Going For A Little Dip, Kevin Murphy

Going For A Little Dip, Kevin Murphy

Courtesy of WOWSA, Huntington Beach, California.

When I think of outstanding individuals in the sport of open water swimming, one of the first people who come to mind is Kevin Murphy,” says Steven Munatones.

Kevin is the epitomy of individuals who venture past the shorelines. Not only does Kevin have a lifetime of unprecedented achievements in marathon swimming and channel swimming, but he has also always conducted himself in a courtly manner with the utmost professionalism and genuine humility that has served to establish his iconic status among swimmers of all ages, abilities and backgrounds around the world.

As a swimming coach, British inspiration, and administrator for the Channel Swimming & Piloting Federation, Kevin unfailingly demonstrates patience, encouragement and compassion to those who seek his counsel and wish to replicate his aquatic feats. In the rarified air of true modern-day adventurers, Kevin serves as an undeniable icon for the global open water swimming community, not only for his 34 English Channel crossings, but also for multiple marathon swims and, indeed, his well-documented failed swims including his 52-hour battle in the English Channel where even his escort pilot and crew threatened to abandon him when he wanted to continue in horrendous conditions.

His famous quip, ‘Going for a little dip‘, is without a doubt the most understated definition of his exploits in swimming history. His drive to seek the outer boundaries of physiological feats is enabled not because of his God-given DNA, but rather through his steely determination and laser-like focus to swim to the other side of a lake or channel.

In addition to his own swims, Kevin’s deep-seated mentorship and genuine support of others are only limited by his waking hours. But even during his nocturnal hours, Kevin’s exploits are read by aspirants around the world and his feats are memorialized in words, photos, videos and film.

While Kevin also has the unique ability to quietly observe and judiciously size up individuals due to his decades as a reporter, Kevin is often the person who is watched and emulated when he speaks about the open water or heads off to seashores, lakesides and riverbeds.

Kevin is the type of individual who possesses natural-born charisma. I found Kevin to be more introverted and genuinely friendly than befits his reputation as an icon in the world of swimming. He is a profession on dryland and he replicates that same success in the world’s waterways. He has conducted himself with aplomb when faced with the most inhospitable of water and weather conditions, a true warrior of the open water. He possesses a sense of adventure, tenacity and perseverance that has long set the standard for the sport.”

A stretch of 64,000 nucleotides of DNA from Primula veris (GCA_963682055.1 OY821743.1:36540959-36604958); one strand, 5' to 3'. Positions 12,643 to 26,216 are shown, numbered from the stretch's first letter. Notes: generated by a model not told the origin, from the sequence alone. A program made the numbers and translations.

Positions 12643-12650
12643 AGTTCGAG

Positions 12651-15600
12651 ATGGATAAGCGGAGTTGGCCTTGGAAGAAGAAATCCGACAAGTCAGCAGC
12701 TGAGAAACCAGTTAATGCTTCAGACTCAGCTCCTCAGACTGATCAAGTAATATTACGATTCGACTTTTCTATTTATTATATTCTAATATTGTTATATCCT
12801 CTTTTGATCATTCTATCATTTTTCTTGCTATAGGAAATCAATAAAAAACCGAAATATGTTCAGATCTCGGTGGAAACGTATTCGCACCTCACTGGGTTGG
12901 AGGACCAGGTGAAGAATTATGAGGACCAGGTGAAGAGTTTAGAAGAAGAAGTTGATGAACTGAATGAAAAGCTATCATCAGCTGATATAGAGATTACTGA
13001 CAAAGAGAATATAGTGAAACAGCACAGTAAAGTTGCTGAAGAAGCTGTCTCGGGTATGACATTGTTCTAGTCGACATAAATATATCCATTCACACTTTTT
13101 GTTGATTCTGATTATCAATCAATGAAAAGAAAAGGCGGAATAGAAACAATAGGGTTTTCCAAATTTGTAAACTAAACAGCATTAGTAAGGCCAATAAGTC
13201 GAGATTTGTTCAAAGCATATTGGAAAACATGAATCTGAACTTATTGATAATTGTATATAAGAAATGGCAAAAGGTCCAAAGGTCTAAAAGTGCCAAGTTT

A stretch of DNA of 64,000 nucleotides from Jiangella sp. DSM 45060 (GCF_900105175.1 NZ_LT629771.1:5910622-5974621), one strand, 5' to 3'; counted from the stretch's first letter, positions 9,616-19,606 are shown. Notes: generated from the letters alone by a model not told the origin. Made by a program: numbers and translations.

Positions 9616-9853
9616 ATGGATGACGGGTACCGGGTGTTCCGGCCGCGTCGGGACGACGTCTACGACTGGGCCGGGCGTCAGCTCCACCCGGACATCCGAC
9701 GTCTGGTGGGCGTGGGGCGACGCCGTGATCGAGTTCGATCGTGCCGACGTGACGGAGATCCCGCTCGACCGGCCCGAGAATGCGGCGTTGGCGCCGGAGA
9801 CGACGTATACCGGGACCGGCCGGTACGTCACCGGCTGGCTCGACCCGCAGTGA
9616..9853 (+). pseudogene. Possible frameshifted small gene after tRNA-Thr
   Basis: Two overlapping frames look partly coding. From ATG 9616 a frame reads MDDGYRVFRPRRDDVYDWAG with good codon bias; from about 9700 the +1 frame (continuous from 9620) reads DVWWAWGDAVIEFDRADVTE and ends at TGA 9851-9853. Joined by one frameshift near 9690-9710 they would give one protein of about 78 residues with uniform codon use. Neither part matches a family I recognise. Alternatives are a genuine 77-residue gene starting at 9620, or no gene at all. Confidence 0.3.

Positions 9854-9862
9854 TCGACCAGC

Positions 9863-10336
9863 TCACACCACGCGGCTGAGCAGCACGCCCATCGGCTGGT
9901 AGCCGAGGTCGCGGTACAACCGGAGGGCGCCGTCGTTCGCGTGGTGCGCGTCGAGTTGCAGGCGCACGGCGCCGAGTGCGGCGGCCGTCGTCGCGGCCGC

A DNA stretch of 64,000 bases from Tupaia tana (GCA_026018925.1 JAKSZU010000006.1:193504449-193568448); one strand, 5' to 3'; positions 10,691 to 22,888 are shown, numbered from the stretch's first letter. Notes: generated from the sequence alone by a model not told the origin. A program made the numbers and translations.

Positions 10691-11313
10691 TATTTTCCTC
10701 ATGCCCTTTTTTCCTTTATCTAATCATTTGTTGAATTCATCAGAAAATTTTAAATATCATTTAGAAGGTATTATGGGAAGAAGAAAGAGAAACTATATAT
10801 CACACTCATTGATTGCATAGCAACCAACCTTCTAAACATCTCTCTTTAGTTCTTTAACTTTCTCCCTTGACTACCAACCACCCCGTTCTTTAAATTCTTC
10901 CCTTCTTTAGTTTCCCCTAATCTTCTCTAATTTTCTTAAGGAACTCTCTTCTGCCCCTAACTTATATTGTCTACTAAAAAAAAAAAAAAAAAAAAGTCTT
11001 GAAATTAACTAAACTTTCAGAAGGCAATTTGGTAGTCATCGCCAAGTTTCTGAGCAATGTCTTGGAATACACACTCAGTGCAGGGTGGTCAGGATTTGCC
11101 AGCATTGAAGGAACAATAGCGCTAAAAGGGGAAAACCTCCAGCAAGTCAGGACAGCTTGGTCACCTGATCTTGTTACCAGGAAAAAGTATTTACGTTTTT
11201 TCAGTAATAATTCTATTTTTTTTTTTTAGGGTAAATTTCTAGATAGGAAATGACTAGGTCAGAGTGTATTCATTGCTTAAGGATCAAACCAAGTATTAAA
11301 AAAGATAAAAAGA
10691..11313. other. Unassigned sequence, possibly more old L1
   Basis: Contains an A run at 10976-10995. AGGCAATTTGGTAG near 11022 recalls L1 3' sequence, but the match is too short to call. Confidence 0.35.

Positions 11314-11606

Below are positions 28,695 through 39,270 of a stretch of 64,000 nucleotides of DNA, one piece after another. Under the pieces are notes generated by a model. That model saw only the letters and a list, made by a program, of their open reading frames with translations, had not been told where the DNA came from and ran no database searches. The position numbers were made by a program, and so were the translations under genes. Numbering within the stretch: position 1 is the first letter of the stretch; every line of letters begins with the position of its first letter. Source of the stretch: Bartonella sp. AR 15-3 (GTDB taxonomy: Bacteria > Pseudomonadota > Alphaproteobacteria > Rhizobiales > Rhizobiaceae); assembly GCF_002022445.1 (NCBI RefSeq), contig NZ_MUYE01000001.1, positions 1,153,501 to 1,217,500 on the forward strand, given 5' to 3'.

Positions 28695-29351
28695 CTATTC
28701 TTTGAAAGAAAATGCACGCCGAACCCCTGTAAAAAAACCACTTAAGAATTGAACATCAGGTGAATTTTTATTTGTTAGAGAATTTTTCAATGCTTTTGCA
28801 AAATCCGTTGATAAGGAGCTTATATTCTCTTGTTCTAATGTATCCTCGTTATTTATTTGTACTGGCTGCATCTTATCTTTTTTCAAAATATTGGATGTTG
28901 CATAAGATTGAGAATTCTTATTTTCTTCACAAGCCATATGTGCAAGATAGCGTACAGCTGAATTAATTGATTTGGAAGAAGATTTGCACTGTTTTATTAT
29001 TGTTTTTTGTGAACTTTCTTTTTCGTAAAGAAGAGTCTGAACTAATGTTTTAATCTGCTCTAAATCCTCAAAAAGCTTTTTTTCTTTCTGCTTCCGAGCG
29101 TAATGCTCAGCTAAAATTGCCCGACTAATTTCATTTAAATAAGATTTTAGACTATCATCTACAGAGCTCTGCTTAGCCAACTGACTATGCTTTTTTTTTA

The 71-year-old dual inductee (inducted into the International Marathon Swimming Hall of Fame in 1973 and the International Swimming Hall of Fame in 2010) has enjoyed two successful careers: one as a journalist and another as a swimmer. He spoke with International Marathon Swimming Hall of Fame chairman Ned Denison on a May 2020 edition of WOWSA Live:

During the all-too-short interview, he two Hall of Fame inductees talked about:

* the English Channel crossings of Alison Streeter
* organizing swims via post (snail mail) and without Google Translate
* being most proud of his unsuccessful 52 hour 30 minute attempt at a 3-way English Channel crossing
* record that stood for 41 years
* swimming for a sense of satisfaction
* getting well despite being sick through an act of pure will in the beginning of his 3-way crossing attempt
* 1976 Windermere race four days after swimming for 52 hours 30 minutes
* going for the oldest record of the English Channel within the next 2 years (at the age of 73
* his selection as the Great British Body
* his career as a journalist
* short-listed as one of the candidates for the British Broadcaster of the Year including coverage of wars and the 9-11 terrorist bombings in New York, shortly after completing the Manhattan Island Marathon Swim
* forming friendships all over the world
* The Kings Swimmers camps
* English Channel swimmers Roz Hardiman
* doing challenges because they are difficult
* the joy of overcoming the difficulties of marathon swims and thinking about ‘When can I get out of the water?’

For more information about the The Kings Swimmers that hold open water swimming camps in Menorca, Scotland and Dover, visit www.thekingsswimmers.co.uk.

Above is the June 2012 interview with Kevin Murphy on Open Water Wednesday, the precursor to WOWSA Live.

For more information on The Kings Swimmers camps, visit here (www.thekingsswimmers.co.uk).

Copyright © 2008 – 2021 by World Open Water Swimming Association

Steven Munatones